As was the case in the initial years of Swedenborg’s publishing, for much of the Foundation’s history the sales of Swedenborg’s works were slow. As recently as the 1990s, some titles sold only sixty copies a year. However, with the publication of the first five volumes of the New Century Edition series of Swedenborg’s works (NCE) starting in 2000, sales have increased dramatically. In these first years of the new century, over 20,000 hardcover and paperback NCE volumes have been sold, and the electronic versions (available at www.newcenturyedition.org) have been downloaded over 30,000 times. The Foundation anticipates steadily increasing sales as further NCE volumes are published—and more titles are indeed on the way. Next to appear will be the NCE flagship: the first volume of Secrets of Heaven.
Again following Swedenborg’s lead, the Foundation plans to offer the theo-logical works in a variety of forms, like the very portable Afterlife: A Guided Tour of Heaven and Its Wonders, a recent publication based on the NCE version of Heaven and Hell. In the case of Secrets of Heaven, its groundbreaking first chapter will also appear as an independent, attention-getting pamphlet.
The angels noted that no one is compelled to look into Swedenborg’s writings. But as the long sales history of Secrets of Heaven shows, his writings are destined to find readers all the same. And that is something the angels would not be surprised to hear.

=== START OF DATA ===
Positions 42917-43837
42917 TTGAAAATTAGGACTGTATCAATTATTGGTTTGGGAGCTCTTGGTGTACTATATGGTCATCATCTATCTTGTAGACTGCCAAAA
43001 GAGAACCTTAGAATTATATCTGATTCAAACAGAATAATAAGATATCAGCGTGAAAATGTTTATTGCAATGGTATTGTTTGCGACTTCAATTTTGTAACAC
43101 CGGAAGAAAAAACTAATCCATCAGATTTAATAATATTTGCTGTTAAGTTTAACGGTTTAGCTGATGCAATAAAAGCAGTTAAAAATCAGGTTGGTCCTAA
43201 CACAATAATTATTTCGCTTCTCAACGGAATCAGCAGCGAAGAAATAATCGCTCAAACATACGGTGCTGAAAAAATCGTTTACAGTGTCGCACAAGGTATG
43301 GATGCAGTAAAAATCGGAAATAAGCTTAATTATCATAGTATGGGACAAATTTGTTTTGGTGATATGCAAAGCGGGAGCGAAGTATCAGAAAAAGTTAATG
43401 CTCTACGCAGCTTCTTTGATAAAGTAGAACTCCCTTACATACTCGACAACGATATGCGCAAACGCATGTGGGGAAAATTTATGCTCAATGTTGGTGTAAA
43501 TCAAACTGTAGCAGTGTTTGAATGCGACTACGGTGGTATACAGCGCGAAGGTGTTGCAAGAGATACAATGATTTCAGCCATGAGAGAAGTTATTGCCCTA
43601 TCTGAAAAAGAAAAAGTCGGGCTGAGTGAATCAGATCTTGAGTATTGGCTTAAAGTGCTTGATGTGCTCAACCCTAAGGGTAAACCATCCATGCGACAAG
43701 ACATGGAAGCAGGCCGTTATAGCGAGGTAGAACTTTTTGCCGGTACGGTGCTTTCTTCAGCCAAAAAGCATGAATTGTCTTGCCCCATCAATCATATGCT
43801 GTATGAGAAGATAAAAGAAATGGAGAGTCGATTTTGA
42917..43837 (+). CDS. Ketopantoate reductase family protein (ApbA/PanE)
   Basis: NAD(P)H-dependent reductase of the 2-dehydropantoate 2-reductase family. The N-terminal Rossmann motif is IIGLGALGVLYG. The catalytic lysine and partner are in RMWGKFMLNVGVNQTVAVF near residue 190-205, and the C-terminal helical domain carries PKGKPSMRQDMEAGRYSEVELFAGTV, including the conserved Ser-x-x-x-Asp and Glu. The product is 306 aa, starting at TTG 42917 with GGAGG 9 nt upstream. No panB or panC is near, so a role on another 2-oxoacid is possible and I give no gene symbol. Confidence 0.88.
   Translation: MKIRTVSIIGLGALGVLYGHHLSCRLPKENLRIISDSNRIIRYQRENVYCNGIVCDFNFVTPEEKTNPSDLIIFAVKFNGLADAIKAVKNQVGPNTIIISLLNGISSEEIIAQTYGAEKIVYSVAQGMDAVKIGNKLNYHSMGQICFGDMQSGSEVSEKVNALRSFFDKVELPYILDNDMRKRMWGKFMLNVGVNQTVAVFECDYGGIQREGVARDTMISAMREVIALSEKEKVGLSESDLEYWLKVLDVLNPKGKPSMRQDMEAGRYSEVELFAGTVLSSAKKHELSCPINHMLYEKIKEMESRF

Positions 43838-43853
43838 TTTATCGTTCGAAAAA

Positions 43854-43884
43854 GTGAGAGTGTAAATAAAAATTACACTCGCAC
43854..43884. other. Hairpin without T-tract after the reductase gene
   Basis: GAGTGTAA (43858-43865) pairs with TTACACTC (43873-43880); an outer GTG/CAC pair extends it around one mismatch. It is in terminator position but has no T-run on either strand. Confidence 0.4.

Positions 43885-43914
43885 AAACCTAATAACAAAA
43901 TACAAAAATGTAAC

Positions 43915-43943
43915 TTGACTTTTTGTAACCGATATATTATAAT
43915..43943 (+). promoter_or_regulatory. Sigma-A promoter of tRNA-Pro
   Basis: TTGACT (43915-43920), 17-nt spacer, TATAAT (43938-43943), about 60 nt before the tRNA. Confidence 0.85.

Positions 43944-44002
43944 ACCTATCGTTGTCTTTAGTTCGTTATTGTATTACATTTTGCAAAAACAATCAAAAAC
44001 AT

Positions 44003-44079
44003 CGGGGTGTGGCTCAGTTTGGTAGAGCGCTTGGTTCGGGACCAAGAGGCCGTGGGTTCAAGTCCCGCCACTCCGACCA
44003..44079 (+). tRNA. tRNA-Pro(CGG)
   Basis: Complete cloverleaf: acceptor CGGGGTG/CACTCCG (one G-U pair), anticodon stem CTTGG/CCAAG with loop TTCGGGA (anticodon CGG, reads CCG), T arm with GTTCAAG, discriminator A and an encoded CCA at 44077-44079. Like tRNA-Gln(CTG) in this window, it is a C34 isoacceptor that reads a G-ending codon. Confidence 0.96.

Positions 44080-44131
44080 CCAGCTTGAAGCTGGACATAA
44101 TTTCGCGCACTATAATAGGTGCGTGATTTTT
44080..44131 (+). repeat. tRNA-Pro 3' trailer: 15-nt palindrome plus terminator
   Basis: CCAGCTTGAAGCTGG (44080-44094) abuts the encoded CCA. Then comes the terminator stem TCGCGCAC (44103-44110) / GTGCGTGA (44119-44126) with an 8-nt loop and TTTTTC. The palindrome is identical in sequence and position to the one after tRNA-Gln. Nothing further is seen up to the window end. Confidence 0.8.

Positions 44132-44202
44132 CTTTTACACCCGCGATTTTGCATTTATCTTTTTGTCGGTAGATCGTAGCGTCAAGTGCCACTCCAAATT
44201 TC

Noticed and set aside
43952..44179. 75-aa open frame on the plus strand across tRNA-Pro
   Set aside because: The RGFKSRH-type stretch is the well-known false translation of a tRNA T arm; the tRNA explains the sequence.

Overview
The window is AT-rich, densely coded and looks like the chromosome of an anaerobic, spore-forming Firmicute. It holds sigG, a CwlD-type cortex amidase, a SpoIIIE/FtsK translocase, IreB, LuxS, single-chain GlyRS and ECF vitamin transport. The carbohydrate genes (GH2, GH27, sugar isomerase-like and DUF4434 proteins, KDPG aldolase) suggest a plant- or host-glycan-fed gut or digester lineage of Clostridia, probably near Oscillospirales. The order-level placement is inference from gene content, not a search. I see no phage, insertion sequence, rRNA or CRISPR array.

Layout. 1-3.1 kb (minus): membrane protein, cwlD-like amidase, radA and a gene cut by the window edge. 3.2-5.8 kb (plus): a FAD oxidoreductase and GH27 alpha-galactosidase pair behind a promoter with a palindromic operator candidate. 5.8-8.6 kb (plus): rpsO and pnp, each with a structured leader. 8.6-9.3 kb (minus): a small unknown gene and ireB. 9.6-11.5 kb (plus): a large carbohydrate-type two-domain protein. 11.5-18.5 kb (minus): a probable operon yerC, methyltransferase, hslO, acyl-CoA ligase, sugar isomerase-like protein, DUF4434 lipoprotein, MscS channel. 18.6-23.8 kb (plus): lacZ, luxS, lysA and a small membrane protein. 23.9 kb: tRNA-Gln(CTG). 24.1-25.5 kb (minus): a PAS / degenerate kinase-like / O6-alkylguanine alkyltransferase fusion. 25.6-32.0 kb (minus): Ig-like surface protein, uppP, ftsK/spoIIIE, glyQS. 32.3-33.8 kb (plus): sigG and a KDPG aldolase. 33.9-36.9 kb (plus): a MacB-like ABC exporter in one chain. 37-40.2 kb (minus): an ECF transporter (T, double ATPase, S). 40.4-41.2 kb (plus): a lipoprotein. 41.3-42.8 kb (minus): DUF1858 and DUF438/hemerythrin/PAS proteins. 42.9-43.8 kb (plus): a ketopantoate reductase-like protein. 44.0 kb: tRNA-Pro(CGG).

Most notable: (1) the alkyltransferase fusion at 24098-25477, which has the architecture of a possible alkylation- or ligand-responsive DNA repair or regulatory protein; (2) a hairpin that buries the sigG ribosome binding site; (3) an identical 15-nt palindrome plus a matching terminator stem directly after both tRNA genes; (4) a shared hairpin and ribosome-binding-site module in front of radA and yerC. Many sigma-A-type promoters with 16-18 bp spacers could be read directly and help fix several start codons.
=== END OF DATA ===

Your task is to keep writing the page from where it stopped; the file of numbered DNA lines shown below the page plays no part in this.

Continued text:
In this passage from the beginning of §4422 of Swedenborg’s diary of spiritual experiences, the author’s quiet confidence is striking: the new knowledge reaching the world “through him” is to be accepted only voluntarily. In particular, the heading of the section, which is Swedenborg’s own, points to the manner in which this acceptance will take place, rather than its end result. As is often the case in diary entries made solely for the writer’s personal use, the style is terse and elliptical.
How It Will Come about That Many People Will Accept What Is Being Written through Me
“I received a letter to the effect that not more than four copies had been sold within two months. When this fact was made known to the angels, they were actually surprised; but they observed that it must be left to the providence of the Lord, which is such that it compels no one—which could have been the case, except that it is not fitting that any should read it before those who are in a state of faith.
This principle is known from the Lord’s coming into the world. He too could have compelled the faith-less to believe him and his words, but he compels no one. Likewise in regard to the apostles who came after him. All the same, people were found who believed, because they were in a state of faith, and the apostles were in fact sent to [find] them.”